These results demonstrate that genetic genealogy is able to prove (or disprove) relationships between families where paper records are missing. Several families from the Deutsch Krone area, other than those mentioned here, emigrated to Australia 16 and North America 5 and Y-DNA comparisons of their members should show how they are related. Broader sampling of Briese families from other areas should also be able to show whether the different clusters have originated independently or not. In the latter case, it should be able to show the patterns in related family clusters of a diverging lineage from a distant common ancestor. More sampling is needed to clarify the relationships within family clusters and also the broader patterns of kinship between Briese families originating from different geographic regions.

 

Acknowledgments

 

I would like to thank the participants in the Briese surname project, not only for providing DNA samples but for genealogical information about their respective lineages. Thanks are also due to Gail Tonnesen, who founded the Briese surname project and transcribed the records of the Lüben Evangelical Parish from microfilms held by the Family History Library in Salt Lake City, Utah.

 

 

Notes and references

 

  1. Briese DT (2008) Why is the family tree a silver birch? The meaning of the Briese name. http://gang-gang.net/briesegenealogy/histories/briesename.php
  2. Family Search (2014) Collection Records for User Submitted Genealogies – Briese. https://familysearch.org/search/tree/results?count=20&query=%2Bsurname%3ABRIESE&collection_id=(2%203)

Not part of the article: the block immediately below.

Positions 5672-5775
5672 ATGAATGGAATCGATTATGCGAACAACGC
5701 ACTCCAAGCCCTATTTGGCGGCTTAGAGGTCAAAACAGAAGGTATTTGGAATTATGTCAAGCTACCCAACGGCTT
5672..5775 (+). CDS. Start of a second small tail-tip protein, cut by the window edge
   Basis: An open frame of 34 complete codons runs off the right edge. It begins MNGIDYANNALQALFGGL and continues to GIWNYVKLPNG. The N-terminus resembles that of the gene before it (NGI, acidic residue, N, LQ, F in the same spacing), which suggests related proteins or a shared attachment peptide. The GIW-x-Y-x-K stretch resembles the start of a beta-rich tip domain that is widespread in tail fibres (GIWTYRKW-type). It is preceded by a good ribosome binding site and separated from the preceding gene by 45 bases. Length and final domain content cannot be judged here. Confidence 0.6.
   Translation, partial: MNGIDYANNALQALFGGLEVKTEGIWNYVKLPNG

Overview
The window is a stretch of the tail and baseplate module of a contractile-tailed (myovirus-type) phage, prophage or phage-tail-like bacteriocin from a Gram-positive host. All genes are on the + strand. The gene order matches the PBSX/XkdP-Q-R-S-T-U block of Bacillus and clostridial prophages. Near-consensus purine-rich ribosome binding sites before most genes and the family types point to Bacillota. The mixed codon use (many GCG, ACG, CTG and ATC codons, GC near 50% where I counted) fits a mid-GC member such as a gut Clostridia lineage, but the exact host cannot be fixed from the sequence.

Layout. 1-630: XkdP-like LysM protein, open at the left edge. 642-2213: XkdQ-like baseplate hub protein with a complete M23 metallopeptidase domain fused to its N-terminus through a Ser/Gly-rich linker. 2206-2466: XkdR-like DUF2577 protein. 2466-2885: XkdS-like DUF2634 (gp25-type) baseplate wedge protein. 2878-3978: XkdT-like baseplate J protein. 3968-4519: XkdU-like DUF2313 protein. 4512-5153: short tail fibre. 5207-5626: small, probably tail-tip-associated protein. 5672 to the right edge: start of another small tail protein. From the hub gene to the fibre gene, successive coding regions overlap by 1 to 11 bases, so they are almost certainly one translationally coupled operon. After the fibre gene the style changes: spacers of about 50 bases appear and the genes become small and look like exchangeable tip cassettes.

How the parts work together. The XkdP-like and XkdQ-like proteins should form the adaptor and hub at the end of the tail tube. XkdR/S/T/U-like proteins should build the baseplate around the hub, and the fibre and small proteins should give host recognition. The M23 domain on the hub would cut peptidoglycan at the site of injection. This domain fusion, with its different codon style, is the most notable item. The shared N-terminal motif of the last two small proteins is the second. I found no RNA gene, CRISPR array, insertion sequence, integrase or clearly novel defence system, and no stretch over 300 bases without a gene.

3.  Family Search (2014) Collection Records for User Submitted Genealogies - Briese.  https://familysearch.org/search/tree/results?count=20&query=%2Bsurname%3ABRIESE&collection_id=(2%203)
  4. Verein fur Computergenealogie (2014) GEDBAS database. http://gedbas.genealogy.net/
  5. Briese DT (2014) The Briese Diaspora: emigration of Brieses from Prussia to the New World during the 19th Century. http://www.gang-gang.net/briesegenealogy/histories/briese-diaspora.php
  6. Tonnesen G and Briese DT (2011) Briese surname project http://www.familytreedna.com/public/briese/default.aspx
  7. Family Tree DNA website http://www.familytreedna.com/
  8. McGee D (2008) McGee’s Y-DNA Comparison Utility for FTDNA. http://www.mymcgee.com/tools/yutility.html?mode=ftdna_mode
  9. Fluxus Engineering (2014) Free Phylogenetic Network Software (Network 4.612)  http://www.fluxus-engineering.com/sharenet.htm
  10. Felsenstein J. (2009) Phylip phylogeny inference package. http://evolution.genetics.washington.edu /phylip/general.html
  11. Tamura K, Stecher G, Peterson D, Filipski A, and Kumar S (2013) MEGA6: Molecular Evolutionary Genetics Analysis Version 6.0 http://www.megasoftware.net/
  12. Genealogical Society of Utah (1987) Evangelische Kirche Lüben (Kr. Deutsch Krone) Kirchenbuch, 1757-1837 and 1860-1874 (microfilm)
  13. Canada R (2013) If two men share a surname, how should the genetic distance at 37 Y-chromosome STR markers be interpreted? http://www.familytreedna.com/faq/answers.aspx?id=9#922 (Family Tree DNA)
  14. Bielecki L (2013) Poznan Project: Poznan Region Marriage Indexing Project for 1800-1899. http://poznan-project.psnc.pl/
  15. Genealogical Society of Utah (1994) Evangelische Kirche Schwarzenau (Kr. Witkowo) Kirchenbuch, 1780-1903 (microfilm)
  16. Briese DT (2014) Briese Family Emigration to Australia. http://www.gang-gang.net/briesegenealogy/histories/briese-australia.php